Illinois Judgments, Mortgages and Survivorship

In Illinois, a mortgage lien executed by less than all joint tenants does not sever joint tenancy, and if the joint tenant who executed the mortgage dies, then the surviving tenant becomes sole owner of the estate in its entirety, free and clear of the mortgage made by the deceased joint tenant. Harms v Sprague, 473 NE2d 930, 934 (Ill. 1984). This article will look at the case law in Illinois that led up to the Harms v Sprague case, examining both liens of mortgages as well as judgments, and their effect upon survivorship interests in property.

The first in a string of cases dealing with whether survivorship extinguishes a lien is People’s Trust & Savings Bank v Haas. 160 NE 85 (Ill. 1927). In that case, a surviving wife petitioned the court to remove a cloud on the title of property that was held in joint tenancy between her and her deceased husband. 85. The cloud was the result of a judgment lien against the husband prior to his death. Id. The creditors contended that they “followed the procedure required by law” including filing the lien with the registrar of titles which operated to sever the joint tenancy. 86.The court held that recording a lien does not sever joint tenancy and the wife and husband were joint tenants on the property deed and nothing was done by the couple to sever the joint tenancy prior to the husband’s death. Id. Therefore, upon the death of her husband, the wife “succeeded to the title in fee to the whole of the land by operation of law” affirming the lower court’s decree to remove and cancel the lien from the property proper. Id. at 85-86.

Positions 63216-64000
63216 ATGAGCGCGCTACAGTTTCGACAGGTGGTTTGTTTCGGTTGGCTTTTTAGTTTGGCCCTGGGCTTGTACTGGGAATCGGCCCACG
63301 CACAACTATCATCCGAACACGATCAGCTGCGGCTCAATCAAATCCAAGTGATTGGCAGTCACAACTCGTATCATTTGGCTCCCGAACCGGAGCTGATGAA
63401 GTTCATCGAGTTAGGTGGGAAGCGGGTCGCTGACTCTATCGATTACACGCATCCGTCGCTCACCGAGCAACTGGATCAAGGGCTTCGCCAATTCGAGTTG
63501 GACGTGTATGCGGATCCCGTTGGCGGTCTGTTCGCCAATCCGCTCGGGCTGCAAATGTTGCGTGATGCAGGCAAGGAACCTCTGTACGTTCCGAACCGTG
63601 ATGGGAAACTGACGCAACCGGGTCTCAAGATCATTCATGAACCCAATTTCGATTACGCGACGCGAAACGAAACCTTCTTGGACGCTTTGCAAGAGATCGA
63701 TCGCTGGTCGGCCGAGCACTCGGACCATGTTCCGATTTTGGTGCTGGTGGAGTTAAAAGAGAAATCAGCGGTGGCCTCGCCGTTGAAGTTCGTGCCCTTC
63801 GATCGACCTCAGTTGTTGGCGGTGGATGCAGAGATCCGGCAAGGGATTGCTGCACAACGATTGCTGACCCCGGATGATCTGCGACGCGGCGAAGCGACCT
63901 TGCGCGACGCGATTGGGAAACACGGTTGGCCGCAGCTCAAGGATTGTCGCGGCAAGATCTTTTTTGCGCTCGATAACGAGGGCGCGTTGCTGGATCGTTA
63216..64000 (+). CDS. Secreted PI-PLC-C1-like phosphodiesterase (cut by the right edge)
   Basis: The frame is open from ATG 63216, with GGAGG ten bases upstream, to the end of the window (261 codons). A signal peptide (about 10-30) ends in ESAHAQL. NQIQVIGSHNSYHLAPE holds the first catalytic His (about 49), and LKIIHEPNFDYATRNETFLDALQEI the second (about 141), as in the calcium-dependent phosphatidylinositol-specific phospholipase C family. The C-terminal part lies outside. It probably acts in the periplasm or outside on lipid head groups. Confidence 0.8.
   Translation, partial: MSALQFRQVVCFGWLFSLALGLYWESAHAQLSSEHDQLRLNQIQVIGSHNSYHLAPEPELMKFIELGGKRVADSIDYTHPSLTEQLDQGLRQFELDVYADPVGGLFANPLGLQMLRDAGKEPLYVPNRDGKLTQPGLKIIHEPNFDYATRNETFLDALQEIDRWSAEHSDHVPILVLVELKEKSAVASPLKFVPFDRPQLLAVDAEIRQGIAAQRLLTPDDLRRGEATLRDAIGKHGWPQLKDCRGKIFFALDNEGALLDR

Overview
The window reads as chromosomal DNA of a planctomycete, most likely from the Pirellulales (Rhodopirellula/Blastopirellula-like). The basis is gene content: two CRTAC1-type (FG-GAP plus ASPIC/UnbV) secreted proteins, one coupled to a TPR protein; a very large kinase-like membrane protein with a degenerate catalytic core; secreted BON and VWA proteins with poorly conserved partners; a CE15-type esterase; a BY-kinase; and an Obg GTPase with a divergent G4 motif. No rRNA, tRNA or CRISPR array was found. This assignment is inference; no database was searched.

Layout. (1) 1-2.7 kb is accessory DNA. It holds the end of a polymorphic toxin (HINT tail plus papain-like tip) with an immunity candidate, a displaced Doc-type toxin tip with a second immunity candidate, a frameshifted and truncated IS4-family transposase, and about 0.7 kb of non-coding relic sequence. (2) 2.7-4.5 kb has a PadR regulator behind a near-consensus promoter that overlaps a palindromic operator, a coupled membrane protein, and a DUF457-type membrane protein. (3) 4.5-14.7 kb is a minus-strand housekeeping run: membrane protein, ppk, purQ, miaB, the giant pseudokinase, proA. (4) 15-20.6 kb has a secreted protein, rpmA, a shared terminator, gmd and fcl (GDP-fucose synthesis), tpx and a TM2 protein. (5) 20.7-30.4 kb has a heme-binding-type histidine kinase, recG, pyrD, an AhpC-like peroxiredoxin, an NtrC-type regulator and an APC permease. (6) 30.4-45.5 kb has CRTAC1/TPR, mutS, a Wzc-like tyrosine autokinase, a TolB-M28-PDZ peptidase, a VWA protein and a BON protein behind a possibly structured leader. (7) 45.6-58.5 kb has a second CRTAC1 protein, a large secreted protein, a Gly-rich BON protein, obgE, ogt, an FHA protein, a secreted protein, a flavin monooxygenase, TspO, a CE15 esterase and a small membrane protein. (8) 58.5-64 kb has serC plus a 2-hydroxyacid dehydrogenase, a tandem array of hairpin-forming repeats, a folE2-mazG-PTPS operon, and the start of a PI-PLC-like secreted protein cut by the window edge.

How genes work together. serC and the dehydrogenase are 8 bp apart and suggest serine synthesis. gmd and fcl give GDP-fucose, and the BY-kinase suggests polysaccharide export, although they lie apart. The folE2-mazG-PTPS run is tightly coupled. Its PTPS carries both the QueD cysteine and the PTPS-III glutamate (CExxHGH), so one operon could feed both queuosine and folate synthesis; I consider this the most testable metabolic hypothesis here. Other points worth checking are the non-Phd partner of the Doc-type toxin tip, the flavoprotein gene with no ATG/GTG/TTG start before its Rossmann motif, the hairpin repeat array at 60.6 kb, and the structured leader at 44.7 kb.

After Haas, the court again addressed this issue in Van Antwerp v Horan. 61 NE2d 358 (Ill. 1945). In September 1941, Englewood Hospital Association of Chicago recovered a judgment against Frank Ormond. Id. at 358-59. The judgment was executed and a levy was placed on real estate owned in joint tenancy by Frank and his wife, Eva Ormond. 359. In September 1942, Frank died, leaving Eva as surviving joint tenant. Id. In August 1944, Eva conveyed the property to Bertha Van Antwerp. Id. In September of that same year, Harry Peters purchased Englewood Hospital’s interest in the judgment and sought recovery. Id. Bertha filed a complaint seeking to restrain Peters from collecting on the debt. Id. Peters contended that a levy severed joint tenancy because it destroyed the unity of interest, which reduced Frank and Eva’s interests into a tenancy in common. Id. Following from the decision in Haas, the court held that because a judgment lien would not sever a joint tenancy the making of a levy upon the interest of the joint tenant debtor would not server the joint estate because of the fact that the levy gives no greater interest than that which the judgment creditor already possessed.” Id. at 360. The court reasoning was a judgment creditor “only obtained a lien which might or might not ripen into title, and until such title has been perfected, there has not been that destruction of unity of interest of the joint tenant which causes severance of joint tenancy.” Id.